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What is the plan, Stan?

“Mummy, are you dropping me off?”

“Yeah, I am”

“Are you picking me up or is daddy picking me up?”

“I am”

“Where are we going today?”

At the end of a long day at work? Going home, I hope! I tell her we are going home. She thinks about it for a moment.

Can we go to Coles?

Grocery shopping? With you? At the end of the day? Why doesn’t that sound so appealing?

What do you want to buy?

Umm… Milk, yoghurt, strawberries…

Sometimes her list is so accurate it freaks me out. If I want to go shopping, say for clothes at Target or DJs, I usually don’t feel so tired. In fact, she is a great help when it comes to deciding what to buy. We end up eating out, which means no cooking and tidying up. She loves eating out. Everybody wins.

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If I tell her that daddy would pick her up after daycare, there is a follow up question. Of course!

Where are you going today? Do you have a party? Are you going to a movie with your friends?

Once that is answered and filed away, we move on to more important things.

What do you have for my dinner?

Do you mean snacks? What I have packed for when I pick you up?

Yeah, what do you have for my snacks?

I mumble something about a fruit, biscuit, peanut butter sandwich or Vegemite toast. Most days it’s alright. She just wants to know what it is. She doesn’t fuss. Once in a while, she would like to know if she has other options. I may let her choose between a fruit or a biscuit. I might ask her to eat both. I might have to tell her to eat whatever I’ve packed and wait to get home for whatever she demanded. It depends. When she doesn’t have any choices, she accepts it gracefully.

Yes, I do like bananas“, she’ll say, if I had a banana.

I am wracked with guilt when she asks me the question on a day I’ve forgotten to bring something. Those days exist. I tell her I’m going to get her fruit and ask her if she has a preference. Sadly, I don’t always manage to keep that promise but she is okay. More guilt for mummy!

chatterbox
credit: image from Reader’s Digest

It is amazing how much conversation we fit into the walk from the train station to the childcare center. Amidst the noise of traffic, I strain my ears to listen to her questions and answer it as best as I can, without yelling and informing all the world about my plans for the day. If we waited at traffic lights, we have more time, and therefore more questions.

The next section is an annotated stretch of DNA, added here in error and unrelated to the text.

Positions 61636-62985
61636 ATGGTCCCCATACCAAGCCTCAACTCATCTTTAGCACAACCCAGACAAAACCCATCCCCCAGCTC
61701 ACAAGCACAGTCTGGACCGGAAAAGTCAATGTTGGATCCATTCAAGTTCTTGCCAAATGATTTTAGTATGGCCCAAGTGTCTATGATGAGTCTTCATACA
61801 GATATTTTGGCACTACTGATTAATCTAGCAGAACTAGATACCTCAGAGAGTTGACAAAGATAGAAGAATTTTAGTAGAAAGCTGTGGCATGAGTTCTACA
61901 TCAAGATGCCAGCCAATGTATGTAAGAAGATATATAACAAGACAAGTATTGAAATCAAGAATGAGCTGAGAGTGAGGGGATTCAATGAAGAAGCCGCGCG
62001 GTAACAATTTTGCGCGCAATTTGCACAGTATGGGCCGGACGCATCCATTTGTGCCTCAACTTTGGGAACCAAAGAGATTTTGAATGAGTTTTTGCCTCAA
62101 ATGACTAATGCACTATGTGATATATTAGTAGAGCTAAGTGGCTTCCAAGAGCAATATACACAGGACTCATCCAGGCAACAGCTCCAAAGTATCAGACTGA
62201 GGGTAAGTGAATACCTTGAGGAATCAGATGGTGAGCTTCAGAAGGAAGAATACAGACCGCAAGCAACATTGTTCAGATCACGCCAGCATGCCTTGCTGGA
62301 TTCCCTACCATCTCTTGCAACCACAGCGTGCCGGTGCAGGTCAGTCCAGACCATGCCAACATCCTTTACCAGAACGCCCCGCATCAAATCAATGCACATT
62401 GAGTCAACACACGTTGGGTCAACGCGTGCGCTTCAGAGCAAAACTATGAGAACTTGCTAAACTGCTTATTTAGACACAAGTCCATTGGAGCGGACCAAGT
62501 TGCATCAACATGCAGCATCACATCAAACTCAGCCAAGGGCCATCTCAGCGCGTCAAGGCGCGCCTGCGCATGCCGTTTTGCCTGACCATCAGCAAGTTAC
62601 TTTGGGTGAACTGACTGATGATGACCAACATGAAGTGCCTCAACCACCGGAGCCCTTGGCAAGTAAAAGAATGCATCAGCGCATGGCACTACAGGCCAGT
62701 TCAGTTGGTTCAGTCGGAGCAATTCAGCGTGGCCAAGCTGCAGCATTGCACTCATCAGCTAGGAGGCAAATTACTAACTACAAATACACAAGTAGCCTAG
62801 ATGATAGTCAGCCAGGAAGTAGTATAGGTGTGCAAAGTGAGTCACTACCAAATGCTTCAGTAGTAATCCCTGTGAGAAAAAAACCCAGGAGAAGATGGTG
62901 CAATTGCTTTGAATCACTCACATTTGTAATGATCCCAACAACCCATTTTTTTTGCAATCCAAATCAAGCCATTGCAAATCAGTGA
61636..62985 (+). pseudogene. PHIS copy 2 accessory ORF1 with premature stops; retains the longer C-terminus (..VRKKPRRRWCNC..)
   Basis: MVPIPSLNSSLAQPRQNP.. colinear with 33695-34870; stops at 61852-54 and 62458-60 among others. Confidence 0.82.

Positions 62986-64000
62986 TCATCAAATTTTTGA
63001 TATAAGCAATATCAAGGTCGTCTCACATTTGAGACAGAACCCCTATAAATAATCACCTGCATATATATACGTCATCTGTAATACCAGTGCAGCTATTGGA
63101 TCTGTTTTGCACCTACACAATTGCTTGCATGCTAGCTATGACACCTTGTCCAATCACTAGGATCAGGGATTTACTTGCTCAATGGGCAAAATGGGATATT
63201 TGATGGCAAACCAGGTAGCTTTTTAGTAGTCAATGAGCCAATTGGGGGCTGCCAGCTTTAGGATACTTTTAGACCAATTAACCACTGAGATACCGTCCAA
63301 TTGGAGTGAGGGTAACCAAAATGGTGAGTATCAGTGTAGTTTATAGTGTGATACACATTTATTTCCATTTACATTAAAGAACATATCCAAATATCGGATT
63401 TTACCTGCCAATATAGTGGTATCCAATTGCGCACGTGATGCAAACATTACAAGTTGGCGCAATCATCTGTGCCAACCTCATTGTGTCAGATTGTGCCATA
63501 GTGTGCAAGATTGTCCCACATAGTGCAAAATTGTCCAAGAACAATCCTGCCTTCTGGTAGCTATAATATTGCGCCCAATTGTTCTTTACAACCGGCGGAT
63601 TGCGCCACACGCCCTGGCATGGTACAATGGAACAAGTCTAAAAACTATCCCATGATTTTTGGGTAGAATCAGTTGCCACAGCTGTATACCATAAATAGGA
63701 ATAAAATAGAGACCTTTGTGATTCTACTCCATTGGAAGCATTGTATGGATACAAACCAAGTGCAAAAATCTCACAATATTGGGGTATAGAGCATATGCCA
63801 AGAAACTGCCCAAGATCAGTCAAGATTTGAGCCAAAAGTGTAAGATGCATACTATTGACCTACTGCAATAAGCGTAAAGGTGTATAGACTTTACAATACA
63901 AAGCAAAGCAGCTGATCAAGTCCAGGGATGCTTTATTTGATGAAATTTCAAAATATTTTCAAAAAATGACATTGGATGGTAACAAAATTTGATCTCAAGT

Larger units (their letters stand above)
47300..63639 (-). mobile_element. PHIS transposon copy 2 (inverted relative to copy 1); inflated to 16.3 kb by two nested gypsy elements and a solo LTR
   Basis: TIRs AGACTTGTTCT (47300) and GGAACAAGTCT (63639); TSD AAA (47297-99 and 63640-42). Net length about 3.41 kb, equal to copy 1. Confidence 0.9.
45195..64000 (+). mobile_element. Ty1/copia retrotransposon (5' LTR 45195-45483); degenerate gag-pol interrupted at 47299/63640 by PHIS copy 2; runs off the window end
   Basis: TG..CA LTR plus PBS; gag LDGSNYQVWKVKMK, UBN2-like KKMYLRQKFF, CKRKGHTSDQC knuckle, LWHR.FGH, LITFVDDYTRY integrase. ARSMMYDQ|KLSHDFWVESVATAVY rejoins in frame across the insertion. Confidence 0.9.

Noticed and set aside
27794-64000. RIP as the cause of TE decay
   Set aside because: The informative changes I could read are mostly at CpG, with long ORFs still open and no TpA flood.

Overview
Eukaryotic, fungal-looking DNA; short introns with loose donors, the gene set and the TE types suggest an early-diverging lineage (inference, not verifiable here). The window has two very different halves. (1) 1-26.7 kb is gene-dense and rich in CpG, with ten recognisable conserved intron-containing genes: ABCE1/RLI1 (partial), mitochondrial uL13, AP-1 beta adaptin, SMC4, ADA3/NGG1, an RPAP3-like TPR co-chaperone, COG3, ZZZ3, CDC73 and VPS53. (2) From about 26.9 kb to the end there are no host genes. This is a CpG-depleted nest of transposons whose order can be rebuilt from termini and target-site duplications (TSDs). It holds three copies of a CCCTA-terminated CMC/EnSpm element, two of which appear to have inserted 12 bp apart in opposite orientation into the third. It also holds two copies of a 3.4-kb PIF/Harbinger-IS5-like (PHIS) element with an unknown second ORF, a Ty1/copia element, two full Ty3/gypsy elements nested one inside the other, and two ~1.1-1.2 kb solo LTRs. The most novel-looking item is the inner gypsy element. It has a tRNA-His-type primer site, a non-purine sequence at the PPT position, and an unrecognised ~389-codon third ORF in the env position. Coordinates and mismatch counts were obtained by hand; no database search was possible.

What day is it today?

Monday.

She sings, “Sunday, Monday, Tueday, Wennday, Thurday, Friday, Satuuurday… 7 days are in a week…

It only takes the briefest of moments before the next question comes hurtling down.

Is it my Show-and-Tell day todaysoccer tee

No.

Is it my soccer today? Or is it dance?

Today is soccer.

Is it my soccer day and dance day?

No, just soccer. Dance is on Thursdays.

Alright. I don’t want my friends calling me R. I’m Elsa today. Queen Elsa of Arendelle. 

Okay. Why don’t you tell them your Elsa? If you don’t tell them, they won’t know.

Little do I know that they do know. She has trained everyday at the daycare to call her Elsa. As soon as we enter, her friends come by and say, “Good morning, Elsa“. Her teachers are wary:

“Good morning! Am I speaking to R or Elsa today?”

“Good morning! Who are you, today?”

She has a big smile on her face, as she shyly says, “Elsa. Queen Elsa of Arendelle

Oh! I must be Anna then“, says one of her teachers. If she is lucky, she’s right. It could be one of the boys or the other girls.

Queen Elsa.jpg
Thanks, Google
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Author:

I used to wonder whether I could ever be a parent. Then I became one. I was handed a delicate little bundle that I was terrified of bringing home. I didn't know how to be a parent and I was sure 'winging it' was not the right way to do it. Little did I know at the time that there is no right way. The baby knew what she wanted and all I had to do was figure it out along the way. As she grows up, she helps me learn what I need to know... I just need to pay attention to her.

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